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Prognostic Significance of Preoperative Thrombocytosis in Patients With Endometrial Carcinoma in an Inner-City Population
  1. Constantine Gorelick,
  2. Vaagn Andikyan,
  3. Mendy Mack,
  4. Yi-Chun Lee and
  5. Ovadia Abulafia
  1. SUNY Downstate Medical Center, Department of Obstetrics and Gynecology, Division of Gynecologic Oncology, Brooklyn, NY.
  1. Address correspondence and reprint requests to Constantine Gorelick, 8751 20th Ave, Apartment 2C, Brooklyn, NY 11214. E-mail: cgorelick{at}


Introduction: Thrombocytosis is present in a wide range of malignancies, with a reported incidence of 10% to 57%. Several reports have documented thrombocytosis at the time of diagnosis as a poor prognostic indicator. Our study is the first report evaluating the role of preoperative thrombocytosis and its association with survival in a predominantly African American and Caribbean American urban population.

Materials and Methods: We retrospectively reviewed the charts of 99 consecutive patients treated for endometrial carcinoma at SUNY Downstate Medical Center. Seventy-seven patients were deemed eligible for the study, and the following clinicopathologic characteristics were recorded from their medical records: age, stage, grade, histological subtype, presence of lymphovascular space invasion, depth of myometrial invasion, intrauterine tumor volume, preoperative prothrombin time, activated partial thromboplastin time, platelet count, progression-free survival (PFS), and overall survival (OS). The data were analyzed using Spearman and Pearson correlations, Student t test, χ2 test, and Fisher exact test. Survival analysis was performed using Kaplan-Meier tables, log-rank test, and Cox proportional hazard model. The 2-tailed value of P < 0.05 was considered significant.

Results: Fourteen (18.2%) of 77 patients exhibited thrombocytosis (platelet count, >400 × 109/L). Patients with advanced disease (stages III-IV) had a significantly higher mean preoperative platelet count (359 ± 23.8 × 109/L) in comparison with patients with localized disease (stages I-II, 283 ± 14.3 × 109/L, P = 0.005). The median PFS among patients with stages III and IV without preoperative thrombocytosis was 15.0 ± 4.8 months (n = 21) and with thrombocytosis was 3.0 ± 1.4 months (n = 8, P = 0.032). The median OS in patients without thrombocytosis was 24.0 ± 4.5 months (n = 21) and in patients with thrombocytosis was 7.0 ± 3.8 months (n = 8, P = 0.015). Multivariate analysis was performed using log-rank test and Cox proportional hazard model. The only variables that retained independent prognostic significance were stage (hazards ratio, 3.268; P = 0.040) and preoperative thrombocytosis (hazards ratio, 1.714 per 100 platelets; P = 0.030). Among patients with localized disease, preoperative thrombocytosis was not associated with worsened OS or PFS.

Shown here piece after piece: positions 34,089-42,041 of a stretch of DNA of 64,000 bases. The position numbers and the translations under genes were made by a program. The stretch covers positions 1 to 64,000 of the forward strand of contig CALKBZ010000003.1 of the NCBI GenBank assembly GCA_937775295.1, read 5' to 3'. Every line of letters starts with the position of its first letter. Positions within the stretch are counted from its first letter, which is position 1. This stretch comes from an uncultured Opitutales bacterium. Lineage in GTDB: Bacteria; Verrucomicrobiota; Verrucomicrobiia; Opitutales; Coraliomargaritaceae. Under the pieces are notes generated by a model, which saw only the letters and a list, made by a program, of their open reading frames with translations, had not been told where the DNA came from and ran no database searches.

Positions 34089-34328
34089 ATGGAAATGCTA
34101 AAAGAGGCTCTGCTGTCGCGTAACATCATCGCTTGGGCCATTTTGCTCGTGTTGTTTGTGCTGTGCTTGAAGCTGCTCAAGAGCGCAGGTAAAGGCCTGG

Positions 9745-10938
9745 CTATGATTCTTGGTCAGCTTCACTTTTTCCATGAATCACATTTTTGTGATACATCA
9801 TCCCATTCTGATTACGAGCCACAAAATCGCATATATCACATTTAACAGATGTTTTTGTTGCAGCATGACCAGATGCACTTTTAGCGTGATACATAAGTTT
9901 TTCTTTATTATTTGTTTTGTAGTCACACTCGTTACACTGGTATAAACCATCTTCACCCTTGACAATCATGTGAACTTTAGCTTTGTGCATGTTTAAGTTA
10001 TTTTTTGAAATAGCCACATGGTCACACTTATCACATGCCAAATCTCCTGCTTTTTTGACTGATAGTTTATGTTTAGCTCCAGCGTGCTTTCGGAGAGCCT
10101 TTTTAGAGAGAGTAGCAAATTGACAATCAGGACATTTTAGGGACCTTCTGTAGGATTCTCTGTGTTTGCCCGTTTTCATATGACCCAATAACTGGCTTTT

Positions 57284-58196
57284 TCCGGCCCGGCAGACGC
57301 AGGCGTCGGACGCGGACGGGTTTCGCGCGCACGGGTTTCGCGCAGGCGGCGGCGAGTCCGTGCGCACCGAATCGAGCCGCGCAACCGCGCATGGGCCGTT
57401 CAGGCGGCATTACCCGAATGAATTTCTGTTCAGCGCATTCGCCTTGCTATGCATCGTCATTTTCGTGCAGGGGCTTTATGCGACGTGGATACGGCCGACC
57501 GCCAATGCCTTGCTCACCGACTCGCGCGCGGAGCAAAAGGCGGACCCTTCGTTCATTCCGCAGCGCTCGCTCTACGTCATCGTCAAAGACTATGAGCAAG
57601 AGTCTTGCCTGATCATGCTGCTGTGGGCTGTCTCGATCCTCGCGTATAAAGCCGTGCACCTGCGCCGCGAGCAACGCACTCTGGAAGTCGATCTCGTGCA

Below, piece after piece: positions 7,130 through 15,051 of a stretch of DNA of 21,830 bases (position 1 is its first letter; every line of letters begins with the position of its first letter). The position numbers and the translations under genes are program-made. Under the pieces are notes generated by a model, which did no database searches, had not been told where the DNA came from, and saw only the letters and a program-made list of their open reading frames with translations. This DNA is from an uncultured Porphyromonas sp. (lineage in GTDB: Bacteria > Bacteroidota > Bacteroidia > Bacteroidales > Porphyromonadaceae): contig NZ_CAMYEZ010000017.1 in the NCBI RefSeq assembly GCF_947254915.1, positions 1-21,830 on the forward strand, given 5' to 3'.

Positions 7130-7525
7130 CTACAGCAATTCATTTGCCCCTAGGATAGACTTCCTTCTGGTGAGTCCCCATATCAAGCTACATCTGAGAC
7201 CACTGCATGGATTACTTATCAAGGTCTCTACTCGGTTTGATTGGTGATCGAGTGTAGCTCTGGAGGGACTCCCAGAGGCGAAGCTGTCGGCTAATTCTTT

Conclusions: Our data indicate that preoperative thrombocytosis among high-risk inner-city patients with stages III to IV endometrial cancer is an independent prognostic indicator. This is the first such report in a predominantly African American and Caribbean American population. Further research is needed to elucidate the mechanisms of thrombocytosis in malignancy. Association of thrombocytosis and aggressive tumor behavior warrants investigation of antiplatelet therapy and its effect on outcome.

  • Endometrial cancer
  • Thrombocytosis
  • Preoperative

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